Monday, June 8, 2015

How to Play With Both Right & Left Hands on the Pian

Playing with both hands on the piano requires a dedicated approach.

Learning to play the piano requires daily practice and performing consistent exercises. By practicing scales, arpeggios, and chords, a pianist can develop the techniques to perform increasingly complex works. One of the most frustrating elements of learning to play the piano is getting both hands to work together. With practice, students can learn to play with both hands and increase their ability to play increasingly complex works.piano is getting both hands to work together. With practice, any student can learn to play with both hands and increase their ability to play increasingly complex works.

Step 1

Start the metronome at a slow beat, around 42 beats per second. With the right hand, using a separate finger for each note, begin playing from C and up to G, playing one pitch for each beat. Start on middle C and play the white keys up to G. Repeat this until you are able to play perfectly at 72 beats per second. To increase your speed, slowly increase the metronome by two clicks per second. Increase the speed only when you are able to play comfortably at the current tempo. Play in the same manner with the left hand and an octave below middle C.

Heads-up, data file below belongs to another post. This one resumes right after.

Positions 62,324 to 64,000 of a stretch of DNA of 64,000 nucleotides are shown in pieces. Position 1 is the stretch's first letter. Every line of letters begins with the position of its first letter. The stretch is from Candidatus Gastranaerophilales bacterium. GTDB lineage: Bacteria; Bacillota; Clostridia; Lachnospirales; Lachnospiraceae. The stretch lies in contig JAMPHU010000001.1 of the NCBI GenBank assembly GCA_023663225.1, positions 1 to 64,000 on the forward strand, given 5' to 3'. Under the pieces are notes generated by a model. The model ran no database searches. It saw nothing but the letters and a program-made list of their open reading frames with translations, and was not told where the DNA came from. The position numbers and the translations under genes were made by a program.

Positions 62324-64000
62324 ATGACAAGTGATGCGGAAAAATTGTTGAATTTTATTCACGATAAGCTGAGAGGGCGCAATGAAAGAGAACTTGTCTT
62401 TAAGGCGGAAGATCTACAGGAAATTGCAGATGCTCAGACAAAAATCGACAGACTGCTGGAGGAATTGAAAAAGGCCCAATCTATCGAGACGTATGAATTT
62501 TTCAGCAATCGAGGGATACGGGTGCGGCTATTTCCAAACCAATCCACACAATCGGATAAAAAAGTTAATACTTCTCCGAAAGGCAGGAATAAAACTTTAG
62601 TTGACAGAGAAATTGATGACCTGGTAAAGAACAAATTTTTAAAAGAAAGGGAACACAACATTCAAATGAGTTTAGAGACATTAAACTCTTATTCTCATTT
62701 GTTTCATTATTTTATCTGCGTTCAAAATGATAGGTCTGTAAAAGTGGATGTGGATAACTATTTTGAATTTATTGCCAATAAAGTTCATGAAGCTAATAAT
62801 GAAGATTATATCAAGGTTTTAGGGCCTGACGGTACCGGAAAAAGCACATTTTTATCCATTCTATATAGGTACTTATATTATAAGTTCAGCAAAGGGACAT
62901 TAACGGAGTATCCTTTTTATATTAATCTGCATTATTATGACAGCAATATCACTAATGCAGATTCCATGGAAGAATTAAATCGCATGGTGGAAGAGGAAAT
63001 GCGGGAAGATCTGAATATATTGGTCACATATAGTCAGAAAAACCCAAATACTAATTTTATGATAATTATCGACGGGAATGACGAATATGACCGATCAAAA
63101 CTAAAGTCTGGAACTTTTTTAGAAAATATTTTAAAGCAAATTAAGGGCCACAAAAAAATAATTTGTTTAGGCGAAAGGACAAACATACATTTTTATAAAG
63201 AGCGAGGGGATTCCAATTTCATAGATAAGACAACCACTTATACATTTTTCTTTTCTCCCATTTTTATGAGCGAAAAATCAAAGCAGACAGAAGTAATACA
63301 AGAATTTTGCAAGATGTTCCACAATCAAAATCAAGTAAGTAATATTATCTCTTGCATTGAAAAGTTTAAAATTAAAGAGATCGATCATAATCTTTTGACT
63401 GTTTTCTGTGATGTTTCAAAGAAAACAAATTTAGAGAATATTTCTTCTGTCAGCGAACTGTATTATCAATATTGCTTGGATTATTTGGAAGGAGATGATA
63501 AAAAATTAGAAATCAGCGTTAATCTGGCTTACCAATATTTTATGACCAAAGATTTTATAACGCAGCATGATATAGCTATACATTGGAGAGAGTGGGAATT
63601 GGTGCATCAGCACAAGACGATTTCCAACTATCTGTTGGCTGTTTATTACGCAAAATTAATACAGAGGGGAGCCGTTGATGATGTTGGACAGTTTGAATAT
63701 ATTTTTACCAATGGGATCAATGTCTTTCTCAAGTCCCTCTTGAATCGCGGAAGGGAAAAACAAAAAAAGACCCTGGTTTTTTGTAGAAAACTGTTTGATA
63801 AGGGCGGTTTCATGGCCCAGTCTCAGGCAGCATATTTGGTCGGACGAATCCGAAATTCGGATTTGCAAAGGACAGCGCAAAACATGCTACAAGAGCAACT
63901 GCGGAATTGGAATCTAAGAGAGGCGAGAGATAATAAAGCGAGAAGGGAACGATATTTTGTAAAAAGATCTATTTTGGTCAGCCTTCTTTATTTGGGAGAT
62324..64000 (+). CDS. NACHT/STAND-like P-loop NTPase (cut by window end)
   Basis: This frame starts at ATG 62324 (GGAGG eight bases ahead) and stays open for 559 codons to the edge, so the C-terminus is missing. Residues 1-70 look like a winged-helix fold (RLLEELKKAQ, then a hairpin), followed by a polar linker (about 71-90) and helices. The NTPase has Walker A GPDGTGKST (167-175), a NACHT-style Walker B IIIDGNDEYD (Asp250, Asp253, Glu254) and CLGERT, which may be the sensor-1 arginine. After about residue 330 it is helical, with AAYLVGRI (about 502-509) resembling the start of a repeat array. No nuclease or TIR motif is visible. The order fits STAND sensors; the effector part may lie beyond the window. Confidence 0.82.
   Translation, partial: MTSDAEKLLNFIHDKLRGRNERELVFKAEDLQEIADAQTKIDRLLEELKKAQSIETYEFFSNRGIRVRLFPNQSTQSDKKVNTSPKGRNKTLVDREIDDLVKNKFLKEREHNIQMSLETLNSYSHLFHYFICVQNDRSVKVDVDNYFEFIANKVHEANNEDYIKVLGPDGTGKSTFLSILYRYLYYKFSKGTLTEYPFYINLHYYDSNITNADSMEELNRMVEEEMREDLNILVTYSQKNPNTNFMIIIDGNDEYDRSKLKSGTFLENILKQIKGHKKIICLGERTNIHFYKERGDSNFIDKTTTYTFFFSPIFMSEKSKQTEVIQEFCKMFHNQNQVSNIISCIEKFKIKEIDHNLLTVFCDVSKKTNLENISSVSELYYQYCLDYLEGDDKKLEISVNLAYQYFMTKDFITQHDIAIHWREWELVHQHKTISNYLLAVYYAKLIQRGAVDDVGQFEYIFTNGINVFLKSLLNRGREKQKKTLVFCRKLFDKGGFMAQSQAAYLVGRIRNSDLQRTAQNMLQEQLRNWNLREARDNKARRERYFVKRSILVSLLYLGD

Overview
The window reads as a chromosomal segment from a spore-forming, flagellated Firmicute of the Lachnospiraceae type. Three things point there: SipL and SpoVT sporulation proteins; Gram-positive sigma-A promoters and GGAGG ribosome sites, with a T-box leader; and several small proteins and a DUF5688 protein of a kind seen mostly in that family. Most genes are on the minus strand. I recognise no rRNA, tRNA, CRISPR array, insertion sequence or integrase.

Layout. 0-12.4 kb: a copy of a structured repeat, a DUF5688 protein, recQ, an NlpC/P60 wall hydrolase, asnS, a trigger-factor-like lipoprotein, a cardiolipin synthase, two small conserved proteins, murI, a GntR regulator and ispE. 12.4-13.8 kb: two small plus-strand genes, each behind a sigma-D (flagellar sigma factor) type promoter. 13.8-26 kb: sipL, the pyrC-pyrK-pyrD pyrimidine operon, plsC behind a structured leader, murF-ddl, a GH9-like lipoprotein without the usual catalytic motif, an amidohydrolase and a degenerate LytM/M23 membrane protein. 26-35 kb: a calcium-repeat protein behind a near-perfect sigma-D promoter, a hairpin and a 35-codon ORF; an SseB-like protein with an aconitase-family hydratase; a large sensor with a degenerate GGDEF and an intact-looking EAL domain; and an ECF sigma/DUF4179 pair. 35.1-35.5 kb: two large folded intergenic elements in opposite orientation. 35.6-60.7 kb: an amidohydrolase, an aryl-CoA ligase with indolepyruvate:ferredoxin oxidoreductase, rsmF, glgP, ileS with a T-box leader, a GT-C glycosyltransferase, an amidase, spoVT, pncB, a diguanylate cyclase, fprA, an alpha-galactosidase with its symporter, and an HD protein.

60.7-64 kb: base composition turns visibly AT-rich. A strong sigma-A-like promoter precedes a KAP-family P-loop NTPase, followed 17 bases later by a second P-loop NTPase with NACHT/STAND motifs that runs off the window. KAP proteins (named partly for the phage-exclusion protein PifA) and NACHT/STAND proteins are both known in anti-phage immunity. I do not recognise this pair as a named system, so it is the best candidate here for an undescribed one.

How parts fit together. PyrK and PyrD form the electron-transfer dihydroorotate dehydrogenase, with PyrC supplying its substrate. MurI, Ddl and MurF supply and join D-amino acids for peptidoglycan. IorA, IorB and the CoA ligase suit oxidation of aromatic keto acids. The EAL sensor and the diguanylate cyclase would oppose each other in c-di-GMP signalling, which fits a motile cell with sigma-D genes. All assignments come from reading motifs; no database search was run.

Step 2

Play with both hands together at a very slow tempo. Place both hands on an octave apart. The right hand should be on middle C, with the left hand an octave below. Using each of your five fingers to play a separate note, press down on C with the thumb of the right hand and the index finger of the left hand. Play D with the pointer finger of the right hand and the ring finger of the left. Continue up the keyboard, using a different finger for each note until you hit G. Practice until you are comfortable and the fingers begin to work together

Step 3

Start the metronome at 42 beats per second. With both hands on the keyboard, play each pitch from C up to G. Continue until each pitch sounds perfectly together. Do not increase the tempo until you are able to do this.

Step 4

Practice playing diatonic thirds in C major with the metronome, using both hands when you are able to play the initial five notes. To play thirds skip every other white note on the piano. Continue to practice this until you can get both hands seamlessly working together and you can play each note at 72 beats per second.

Step 5

Practice playing major and minor scales with both hands. Once you can play major and minor scales with both hands, you can move on to playing chords and start working on repertoire. By developing the coordination between your right and left hand with simple exercises, you can increase your ability and coordination to play more advanced pieces.

Tips

Be patient, and let the coordination in your hands develop naturally. It could take several days to months to get perfect coordination.